One Step Closer To Getting The Summer Olympics to Boston

Lawmakers passed a bill to allow a research group to examine the feasibility of hosting the 2024 games.

Senate leaders have passed the torch to the House of Representatives, hoping they will vote favorably to allow the formation of a group to study whether or not Boston could host the 2024 summer Olympic games.

On Tuesday, in a 38-1 vote, the Senate approved of a bill, sponsored by state Sen. Eileen Donoghue, D-Lowell, to create a nine-member board that would dissect and analyze every aspect of what it would take to have the city be the destination for the future event. If House members approve the bill it would need to be signed by Governor Deval Patrick before it became official. From there, the members appointed to the commission, by the legislature, would have until March of 2014 to look at how the games would impact Boston’s overall infrastructure, transportation, security, and whether or not it could spur job growth in the state. ”

In August 2012, an independent group of supporters, vying for Boston to become the home of the 2024 game, kicked off a Twitter and Facebook campaign, followed by an official website, to rally support. The group, called the Boston Olympic Exploratory Committee, said its goal to get the Olympics to New England was “ambitious, but not impossible,” and with the latest news about Senate support, their hopes have been amplified.

The group said in an email they didn’t want to comment on the latest push forward, in regards to the favorable response of the bill, until they received the blessing of Mayor Tom Menino, a task that may be tough since he originally called the concept “far-fetched.” But despite the mayor’s initial inclinations, the group doesn’t think they are out of the race just yet. “The Boston 2024 Organizing Committee was excited to learn of the bill passing in the Senate. Unfortunately we cannot comment any further as we would like the blessing of Mayor Menino for this privately funded feasibility study to be done. After all, this is his city,” the group said in a statement.

With Menino on his way out soon, the group maintains that others would likely back the plan, referencing Boston’s “global recognition as a leading cultural, sports, educational, medical and business center.”

“We are also home to corporations that are active in supporting sports culture such as John Hancock, Liberty Mutual, Fidelity and Gillette,” the group said on their officials website.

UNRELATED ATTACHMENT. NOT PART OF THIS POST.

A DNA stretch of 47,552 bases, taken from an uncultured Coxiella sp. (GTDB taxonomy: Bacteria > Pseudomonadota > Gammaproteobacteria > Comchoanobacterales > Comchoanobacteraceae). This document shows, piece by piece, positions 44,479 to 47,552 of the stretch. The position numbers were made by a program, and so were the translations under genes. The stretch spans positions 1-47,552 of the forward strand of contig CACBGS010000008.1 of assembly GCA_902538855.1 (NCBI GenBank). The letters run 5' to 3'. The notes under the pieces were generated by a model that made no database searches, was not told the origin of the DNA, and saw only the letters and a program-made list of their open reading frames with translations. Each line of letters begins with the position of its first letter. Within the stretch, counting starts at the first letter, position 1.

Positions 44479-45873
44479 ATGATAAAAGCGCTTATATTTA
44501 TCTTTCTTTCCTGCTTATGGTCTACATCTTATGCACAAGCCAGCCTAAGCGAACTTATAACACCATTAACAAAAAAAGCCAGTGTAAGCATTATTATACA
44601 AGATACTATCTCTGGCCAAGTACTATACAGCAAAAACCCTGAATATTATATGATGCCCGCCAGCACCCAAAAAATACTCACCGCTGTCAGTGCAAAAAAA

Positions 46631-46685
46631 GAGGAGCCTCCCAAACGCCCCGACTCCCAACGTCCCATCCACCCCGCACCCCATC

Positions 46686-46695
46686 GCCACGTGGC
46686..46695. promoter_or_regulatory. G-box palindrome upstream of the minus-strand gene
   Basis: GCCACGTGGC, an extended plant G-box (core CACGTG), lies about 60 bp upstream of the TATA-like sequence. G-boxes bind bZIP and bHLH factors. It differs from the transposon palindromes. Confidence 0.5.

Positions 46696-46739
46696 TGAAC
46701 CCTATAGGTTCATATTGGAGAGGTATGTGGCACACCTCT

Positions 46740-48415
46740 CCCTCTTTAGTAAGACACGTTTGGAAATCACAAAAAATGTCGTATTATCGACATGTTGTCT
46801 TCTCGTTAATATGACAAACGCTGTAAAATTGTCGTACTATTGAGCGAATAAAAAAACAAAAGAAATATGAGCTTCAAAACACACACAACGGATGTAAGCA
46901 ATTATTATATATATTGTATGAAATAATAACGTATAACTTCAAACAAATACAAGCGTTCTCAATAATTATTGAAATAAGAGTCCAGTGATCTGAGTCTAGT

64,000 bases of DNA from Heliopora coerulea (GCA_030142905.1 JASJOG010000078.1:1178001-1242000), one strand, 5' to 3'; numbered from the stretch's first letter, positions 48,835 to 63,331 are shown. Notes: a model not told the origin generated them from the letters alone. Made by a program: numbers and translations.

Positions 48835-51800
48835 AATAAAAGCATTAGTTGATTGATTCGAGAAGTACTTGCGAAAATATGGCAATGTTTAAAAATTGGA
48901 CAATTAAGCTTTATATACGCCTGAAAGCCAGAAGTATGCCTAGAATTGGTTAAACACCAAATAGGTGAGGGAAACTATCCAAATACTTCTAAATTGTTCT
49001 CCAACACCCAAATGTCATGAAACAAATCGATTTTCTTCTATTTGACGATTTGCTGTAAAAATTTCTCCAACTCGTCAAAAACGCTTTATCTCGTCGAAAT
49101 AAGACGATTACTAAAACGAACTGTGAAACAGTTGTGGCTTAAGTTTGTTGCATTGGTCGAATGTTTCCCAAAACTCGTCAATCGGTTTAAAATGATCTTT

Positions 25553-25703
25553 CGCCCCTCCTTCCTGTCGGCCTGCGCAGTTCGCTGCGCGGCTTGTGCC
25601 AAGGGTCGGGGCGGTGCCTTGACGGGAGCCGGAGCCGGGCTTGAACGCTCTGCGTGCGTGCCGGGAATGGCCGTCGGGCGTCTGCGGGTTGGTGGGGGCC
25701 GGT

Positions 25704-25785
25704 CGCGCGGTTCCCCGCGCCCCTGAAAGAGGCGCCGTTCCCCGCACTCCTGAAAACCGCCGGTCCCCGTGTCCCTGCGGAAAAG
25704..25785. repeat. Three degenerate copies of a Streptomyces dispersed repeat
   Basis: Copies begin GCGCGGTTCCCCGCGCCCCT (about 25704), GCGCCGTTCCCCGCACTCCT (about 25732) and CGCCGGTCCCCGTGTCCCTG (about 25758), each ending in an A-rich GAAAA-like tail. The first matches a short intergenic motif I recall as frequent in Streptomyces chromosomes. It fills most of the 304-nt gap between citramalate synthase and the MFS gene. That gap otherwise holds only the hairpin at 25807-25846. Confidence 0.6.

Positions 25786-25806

Donoghue, who filed the bill in January, to put together the commission, said the move is “not without risks,” but if it were to happen Boston would reap the benefits for years to come. “Hosting the Olympics could also create long-term investment in infrastructure, the addition of thousands of jobs, and an amplified international profile that will keep people visiting and investing in our spectacular state,” she said. 


  • penucheBro420

    please dear god no

  • johnakeith

    Gofs Bofston Win Big!!

  • Jan Dumas

    I want a bill to study if any Olympic host cities have seen any benefits from doing so. It is my understanding that most cities that hold the Olympics loose money. It’s a bad idea, a really bad idea.

  • zax2000

    Would absolutely LOVE to have the Games in Boston! Beijing was utterly transformed (for the better) by their Olympics and London’s incredible success has been reaping benefits for their city 1 year on. Attending both events (and now living in Beijing) has impressed upon me the wonderful positives that an Olympiad can bring to a city. There would be risks, but if done smartly, there’s no reason that our city/region would have to be dotted with “white elephants”. We’ve already got most of the venues; they just need to renovations… which they’ll get eventually anyway. This just focuses everything together and turns sporadic construction work into region-wide, planned infrastructure development.

    As for the naysayers: We need your negativity to keep the planners honest, but don;t dismiss this out of hand. The traffic nightmares, logistical headaches and security scares that people were so worried about in 2008 and 2012 never materialized. Focus o the merits of the argument and not vague fears.